November 5, 2019
There’s an odd sea change happening. Attention has always been key and it’s quite a skill to be able to tell a story in a runtime of seconds.
However, the most interesting thing we’ve seen in 2019 has been a return to long form content and deep storytelling.
The likes of Orsted has been producing these for a while and we have two very different stories in production at the moment ready for release in early 2020.
However, the big change is the movement from ultra-short, impactful films, to more in-depth, Netflix-quality documentary. It’s a real hark back to the early days of my career when the final documentaries coming out of Tyne Tees were happening.
Taking the pieces in play from our briefs and identifying the need to spend time to craft a more detailed picture of our subjects led us to only one choice – make a doc.
Adding this back into our arsenal is a fascinating step. In truth, it is something we’ve been talking to people about for quite some time and as there are two types of content – document or create – then it makes perfect sense to complement the creative with something that just is. Film is always going to be a very powerful medium.
At its best it shows us hidden meanings, pulling together truths we didn’t know were there. It holds up a mirror to reality, as well as being able to pull all the little strands together to tell us something we can relate to.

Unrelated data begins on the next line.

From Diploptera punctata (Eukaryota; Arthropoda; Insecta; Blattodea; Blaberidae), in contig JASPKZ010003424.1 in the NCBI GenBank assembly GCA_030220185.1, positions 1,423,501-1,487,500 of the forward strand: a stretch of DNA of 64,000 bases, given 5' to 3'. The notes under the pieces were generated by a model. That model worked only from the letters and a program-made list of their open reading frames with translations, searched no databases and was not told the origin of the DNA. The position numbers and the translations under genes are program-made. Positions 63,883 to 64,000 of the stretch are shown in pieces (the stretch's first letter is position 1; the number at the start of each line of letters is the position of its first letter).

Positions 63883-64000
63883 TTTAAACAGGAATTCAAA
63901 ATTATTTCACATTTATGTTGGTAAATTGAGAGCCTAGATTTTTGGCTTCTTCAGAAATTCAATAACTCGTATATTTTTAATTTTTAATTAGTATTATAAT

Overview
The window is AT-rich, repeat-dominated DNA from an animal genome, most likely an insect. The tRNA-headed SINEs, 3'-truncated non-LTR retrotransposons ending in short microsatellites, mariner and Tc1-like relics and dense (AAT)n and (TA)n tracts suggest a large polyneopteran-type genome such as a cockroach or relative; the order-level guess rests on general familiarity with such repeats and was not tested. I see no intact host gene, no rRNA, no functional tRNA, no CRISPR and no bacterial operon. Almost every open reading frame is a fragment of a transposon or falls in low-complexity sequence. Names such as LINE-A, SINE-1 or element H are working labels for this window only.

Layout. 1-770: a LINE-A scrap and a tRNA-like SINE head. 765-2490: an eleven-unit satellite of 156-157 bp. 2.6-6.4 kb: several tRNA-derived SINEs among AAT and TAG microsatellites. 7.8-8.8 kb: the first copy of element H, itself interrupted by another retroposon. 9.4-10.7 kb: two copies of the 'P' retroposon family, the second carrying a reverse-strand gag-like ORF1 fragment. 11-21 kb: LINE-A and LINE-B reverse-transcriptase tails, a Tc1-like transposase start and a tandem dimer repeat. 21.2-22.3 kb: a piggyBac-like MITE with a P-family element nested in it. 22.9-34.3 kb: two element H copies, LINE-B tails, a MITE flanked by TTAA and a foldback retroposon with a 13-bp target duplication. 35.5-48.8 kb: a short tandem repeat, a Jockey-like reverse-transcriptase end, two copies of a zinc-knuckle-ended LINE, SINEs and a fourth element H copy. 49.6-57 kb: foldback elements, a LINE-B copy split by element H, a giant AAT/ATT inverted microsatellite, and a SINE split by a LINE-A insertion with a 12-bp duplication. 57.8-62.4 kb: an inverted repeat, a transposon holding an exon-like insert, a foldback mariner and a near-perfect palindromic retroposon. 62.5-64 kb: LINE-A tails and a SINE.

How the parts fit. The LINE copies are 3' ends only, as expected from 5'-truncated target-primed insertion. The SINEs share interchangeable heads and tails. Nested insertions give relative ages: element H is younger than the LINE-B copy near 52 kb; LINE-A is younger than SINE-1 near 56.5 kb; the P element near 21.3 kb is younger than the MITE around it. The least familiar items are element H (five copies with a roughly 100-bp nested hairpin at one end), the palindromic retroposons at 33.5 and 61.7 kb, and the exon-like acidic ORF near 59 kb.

It is a brave decision to green light this type of content, but the payoff is huge. Even just from watching the edits come together, it’s clear that observing humans going about their day-to-day routine is still a fascinating experience and tells us so much more than some of the slickest promos.
It’s still an addictive thing to view a synced sequence following somebody for 30 minutes, seeing what they have to say, what they don’t say, the interruptions and the idiosyncrasies around their world, with audiences that have so much savvy.
To show something in its unaltered, unfiltered state is a real joy. So far, we’ve been able to flex our filmmaking muscles in a different way.
We still utilise the majority of our cinematic techniques as we would for any other style of film, but so much more is being made of just pressing record and shooting long takes with people at the centre of everything.
It’s something that each filmmaker learns at university and being able to have the skills to craft a story while it happens in front of you requires a great deal of trust from everyone involved.
From what I’ve seen so far, it’s going to be a very interesting way of connecting people in the next few months and I can see more people adopting this in 2020.
So much of the content we see and that impacts on us is visual – it feels like it’s only just getting started. We can never forget that the main goal of filmmaking is to make other people feel something.
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